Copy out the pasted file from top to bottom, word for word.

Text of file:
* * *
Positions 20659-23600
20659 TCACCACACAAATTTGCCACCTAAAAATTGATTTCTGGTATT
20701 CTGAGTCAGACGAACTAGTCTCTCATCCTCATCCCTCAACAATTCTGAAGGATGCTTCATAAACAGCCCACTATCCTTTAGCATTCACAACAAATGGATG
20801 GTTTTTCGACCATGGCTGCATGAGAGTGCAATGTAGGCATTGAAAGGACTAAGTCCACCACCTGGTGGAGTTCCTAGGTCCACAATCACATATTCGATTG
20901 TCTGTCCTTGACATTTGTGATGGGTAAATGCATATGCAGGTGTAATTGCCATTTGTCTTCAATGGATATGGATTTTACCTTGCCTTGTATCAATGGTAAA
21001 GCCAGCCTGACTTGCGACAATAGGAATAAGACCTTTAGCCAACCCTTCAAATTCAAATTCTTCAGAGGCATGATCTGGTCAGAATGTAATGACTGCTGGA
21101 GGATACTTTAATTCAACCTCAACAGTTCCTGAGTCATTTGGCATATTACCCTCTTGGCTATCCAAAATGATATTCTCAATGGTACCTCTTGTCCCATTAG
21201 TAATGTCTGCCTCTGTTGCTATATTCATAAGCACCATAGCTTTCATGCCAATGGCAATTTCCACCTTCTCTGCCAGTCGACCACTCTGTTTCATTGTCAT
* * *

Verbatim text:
Positions 20659-23600
20659 TCACCACACAAATTTGCCACCTAAAAATTGATTTCTGGTATT
20701 CTGAGTCAGACGAACTAGTCTCTCATCCTCATCCCTCAACAATTCTGAAGGATGCTTCATAAACAGCCCACTATCCTTTAGCATTCACAACAAATGGATG
20801 GTTTTTCGACCATGGCTGCATGAGAGTGCAATGTAGGCATTGAAAGGACTAAGTCCACCACCTGGTGGAGTTCCTAGGTCCACAATCACATATTCGATTG
20901 TCTGTCCTTGACATTTGTGATGGGTAAATGCATATGCAGGTGTAATTGCCATTTGTCTTCAATGGATATGGATTTTACCTTGCCTTGTATCAATGGTAAA
21001 GCCAGCCTGACTTGCGACAATAGGAATAAGACCTTTAGCCAACCCTTCAAATTCAAATTCTTCAGAGGCATGATCTGGTCAGAATGTAATGACTGCTGGA
21101 GGATACTTTAATTCAACCTCAACAGTTCCTGAGTCATTTGGCATATTACCCTCTTGGCTATCCAAAATGATATTCTCAATGGTACCTCTTGTCCCATTAG
21201 TAATGTCTGCCTCTGTTGCTATATTCATAAGCACCATAGCTTTCATGCCAATGGCAATTTCCACCTTCTCTGCCAGTCGACCACTCTGTTTCATTGTCAT